P

AM ,AP

P

AM ,AP

=

Pr(AM |GM ) Pr(AP |GM , GAF , Hd )

P

AM ,AP

EVALUATION OF EVIDENCE 193

Table 6.6: LR values for the alternative propositions that the alleged father either

is or is not the father when mother, father, and alleged father all belong to the same

subpopulation. (Different subscripts indicate different alleles.) The proportions pi

refer to the whole population.

PI when

GM GC AM AP GAF PI θ = 0.03, pi = 0.1

Ai Ai Ai Ai Ai Ai Ai Ai 1 + 3θ 5.0

4θ + (1 − θ)pi

Ai Aj 1 + 3θ 3.0

2[3θ + (1 − θ)pi ]

Ai Aj Ai Aj Aj Aj 1 + 3θ 6.6

2θ + (1 − θ)pj

Ai Aj 1 + 3θ 4.5

2[θ + (1 − θ)pj ]

Aj Ak 1 + 3θ 4.5

2[θ + (1 − θ)pj ]

Ai Ak Ai Ai Ai Ai Ai Ai 1 + 3θ 6.0

3θ + (1 − θ)pi

Ai Ak 1 + 3θ 3.6

2[2θ + (1 − θ)pi ]

Ai Aj Ai Aj Aj Aj 1 + 3θ 6.6

2θ + (1 − θ)pj

Ai Aj 1 + 3θ 4.5

2[θ + (1 − θ)pj ]

Aj Al 1 + 3θ 4.5

2[θ + (1 − θ)pj ]

194 CHAPTER 6. PARENTAGE TESTING

Now suppose that mother, child, and alleged father all have the same geno-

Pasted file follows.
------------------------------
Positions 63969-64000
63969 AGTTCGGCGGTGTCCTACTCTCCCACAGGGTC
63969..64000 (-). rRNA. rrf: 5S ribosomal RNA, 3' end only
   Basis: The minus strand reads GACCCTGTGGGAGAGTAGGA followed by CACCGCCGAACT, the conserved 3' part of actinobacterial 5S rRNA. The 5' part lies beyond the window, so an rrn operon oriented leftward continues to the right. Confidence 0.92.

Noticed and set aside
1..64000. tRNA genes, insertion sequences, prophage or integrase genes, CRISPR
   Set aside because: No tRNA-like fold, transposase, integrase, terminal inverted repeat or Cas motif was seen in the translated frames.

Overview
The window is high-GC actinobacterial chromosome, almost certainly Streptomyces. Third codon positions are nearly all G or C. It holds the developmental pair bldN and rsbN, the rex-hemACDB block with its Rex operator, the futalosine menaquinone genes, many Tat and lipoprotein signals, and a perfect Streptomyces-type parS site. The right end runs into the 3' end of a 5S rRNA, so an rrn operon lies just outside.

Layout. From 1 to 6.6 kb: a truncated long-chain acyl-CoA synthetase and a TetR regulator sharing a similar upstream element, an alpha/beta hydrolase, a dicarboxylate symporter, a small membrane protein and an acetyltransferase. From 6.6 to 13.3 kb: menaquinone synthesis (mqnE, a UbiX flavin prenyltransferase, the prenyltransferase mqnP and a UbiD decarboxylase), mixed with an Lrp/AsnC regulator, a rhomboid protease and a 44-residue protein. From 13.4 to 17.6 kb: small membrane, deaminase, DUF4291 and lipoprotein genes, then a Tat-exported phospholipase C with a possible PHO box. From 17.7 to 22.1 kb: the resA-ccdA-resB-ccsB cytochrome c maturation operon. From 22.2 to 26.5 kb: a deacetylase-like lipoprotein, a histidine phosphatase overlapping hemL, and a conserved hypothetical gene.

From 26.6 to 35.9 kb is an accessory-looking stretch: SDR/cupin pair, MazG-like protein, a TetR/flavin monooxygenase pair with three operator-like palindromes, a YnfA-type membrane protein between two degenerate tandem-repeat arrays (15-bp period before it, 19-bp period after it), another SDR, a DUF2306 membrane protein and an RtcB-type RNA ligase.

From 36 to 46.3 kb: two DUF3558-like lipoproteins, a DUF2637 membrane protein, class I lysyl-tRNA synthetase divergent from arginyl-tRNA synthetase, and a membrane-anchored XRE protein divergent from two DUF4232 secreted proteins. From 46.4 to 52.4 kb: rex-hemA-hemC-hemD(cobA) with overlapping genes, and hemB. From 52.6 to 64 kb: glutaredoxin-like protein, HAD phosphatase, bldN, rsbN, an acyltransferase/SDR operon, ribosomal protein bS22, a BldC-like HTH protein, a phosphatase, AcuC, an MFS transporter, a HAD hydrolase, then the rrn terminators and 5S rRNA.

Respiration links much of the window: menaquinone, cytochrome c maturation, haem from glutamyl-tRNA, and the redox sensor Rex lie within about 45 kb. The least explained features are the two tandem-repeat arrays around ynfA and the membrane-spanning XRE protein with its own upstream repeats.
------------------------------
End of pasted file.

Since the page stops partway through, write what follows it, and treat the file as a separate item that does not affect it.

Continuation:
type Ai Aj . The numerator of LR is 0.5, and Equation 4.23 provides a value

for the denominator of

+ Pr(AM = Aj |GM = Ai Aj ) Pr(AP = Ai |GM = GAF = Ai Aj , Hd )

1 2θ + (1 − θ)pi 2θ + (1 − θ)pj

+

2 1 + 3θ 1 + 3θ

The LR becomes

1 + 3θ

LR =

4θ + (1 − θ)(pi + pj )

PATERNITY EXCLUSION

In paternity disputes the question is whether or not a particular man is

the father of a particular child. Classical considerations of such questions

were limited to excluding a man from paternity of a child when the man did

not have the child’s paternal allele at some locus, or, if the paternal allele

cannot be determined, when the man had neither of the child’s alleles. The

increasing availability of diagnostic loci has given rise to calculations based

on the probabilities of the child’s genotype under alternative propositions

as we have shown. For completeness, however, we now review some results

pertaining to exclusion.

In Table 6.7 we show all the possible combinations of genotypes of a

mother and her child for a locus with alleles Ai . The last column of the

table shows the probability that an unknown man will be excluded as being

the father of the child. This calculation has nothing to do with any specific

alleged father, and it is seen to depend on the population proportion of the